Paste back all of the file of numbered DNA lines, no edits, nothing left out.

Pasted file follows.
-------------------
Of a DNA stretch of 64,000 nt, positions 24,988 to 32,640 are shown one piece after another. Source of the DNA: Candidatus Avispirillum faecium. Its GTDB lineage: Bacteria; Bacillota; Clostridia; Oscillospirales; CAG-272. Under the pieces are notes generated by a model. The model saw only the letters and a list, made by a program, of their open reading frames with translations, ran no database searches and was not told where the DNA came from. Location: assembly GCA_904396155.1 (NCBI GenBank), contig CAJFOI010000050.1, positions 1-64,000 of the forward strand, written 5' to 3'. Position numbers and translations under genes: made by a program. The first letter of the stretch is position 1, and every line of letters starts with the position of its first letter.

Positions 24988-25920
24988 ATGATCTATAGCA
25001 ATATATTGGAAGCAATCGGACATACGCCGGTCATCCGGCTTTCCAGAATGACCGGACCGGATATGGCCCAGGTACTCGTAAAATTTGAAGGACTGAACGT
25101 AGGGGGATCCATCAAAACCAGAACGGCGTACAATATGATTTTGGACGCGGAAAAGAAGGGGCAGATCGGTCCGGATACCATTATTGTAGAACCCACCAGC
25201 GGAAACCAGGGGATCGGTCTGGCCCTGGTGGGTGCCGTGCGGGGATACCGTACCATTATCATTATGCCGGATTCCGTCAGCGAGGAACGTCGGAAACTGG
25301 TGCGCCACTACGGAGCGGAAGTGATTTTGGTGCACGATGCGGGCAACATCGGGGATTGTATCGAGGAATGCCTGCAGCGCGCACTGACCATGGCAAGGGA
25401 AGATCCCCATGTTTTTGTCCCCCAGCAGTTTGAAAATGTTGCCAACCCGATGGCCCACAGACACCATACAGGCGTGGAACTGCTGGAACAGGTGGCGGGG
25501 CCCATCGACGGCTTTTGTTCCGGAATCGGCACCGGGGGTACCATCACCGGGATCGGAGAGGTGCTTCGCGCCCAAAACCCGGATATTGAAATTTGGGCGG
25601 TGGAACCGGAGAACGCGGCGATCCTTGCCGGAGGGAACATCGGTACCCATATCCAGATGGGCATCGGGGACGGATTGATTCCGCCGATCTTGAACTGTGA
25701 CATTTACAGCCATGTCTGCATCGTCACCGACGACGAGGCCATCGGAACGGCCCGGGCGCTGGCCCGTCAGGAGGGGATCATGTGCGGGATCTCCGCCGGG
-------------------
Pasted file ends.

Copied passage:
Of a DNA stretch of 64,000 nt, positions 24,988 to 32,640 are shown one piece after another. Source of the DNA: Candidatus Avispirillum faecium. Its GTDB lineage: Bacteria; Bacillota; Clostridia; Oscillospirales; CAG-272. Under the pieces are notes generated by a model. The model saw only the letters and a list, made by a program, of their open reading frames with translations, ran no database searches and was not told where the DNA came from. Location: assembly GCA_904396155.1 (NCBI GenBank), contig CAJFOI010000050.1, positions 1-64,000 of the forward strand, written 5' to 3'. Position numbers and translations under genes: made by a program. The first letter of the stretch is position 1, and every line of letters starts with the position of its first letter.

Positions 24988-25920
24988 ATGATCTATAGCA
25001 ATATATTGGAAGCAATCGGACATACGCCGGTCATCCGGCTTTCCAGAATGACCGGACCGGATATGGCCCAGGTACTCGTAAAATTTGAAGGACTGAACGT
25101 AGGGGGATCCATCAAAACCAGAACGGCGTACAATATGATTTTGGACGCGGAAAAGAAGGGGCAGATCGGTCCGGATACCATTATTGTAGAACCCACCAGC
25201 GGAAACCAGGGGATCGGTCTGGCCCTGGTGGGTGCCGTGCGGGGATACCGTACCATTATCATTATGCCGGATTCCGTCAGCGAGGAACGTCGGAAACTGG
25301 TGCGCCACTACGGAGCGGAAGTGATTTTGGTGCACGATGCGGGCAACATCGGGGATTGTATCGAGGAATGCCTGCAGCGCGCACTGACCATGGCAAGGGA
25401 AGATCCCCATGTTTTTGTCCCCCAGCAGTTTGAAAATGTTGCCAACCCGATGGCCCACAGACACCATACAGGCGTGGAACTGCTGGAACAGGTGGCGGGG
25501 CCCATCGACGGCTTTTGTTCCGGAATCGGCACCGGGGGTACCATCACCGGGATCGGAGAGGTGCTTCGCGCCCAAAACCCGGATATTGAAATTTGGGCGG
25601 TGGAACCGGAGAACGCGGCGATCCTTGCCGGAGGGAACATCGGTACCCATATCCAGATGGGCATCGGGGACGGATTGATTCCGCCGATCTTGAACTGTGA
25701 CATTTACAGCCATGTCTGCATCGTCACCGACGACGAGGCCATCGGAACGGCCCGGGCGCTGGCCCGTCAGGAGGGGATCATGTGCGGGATCTCCGCCGGG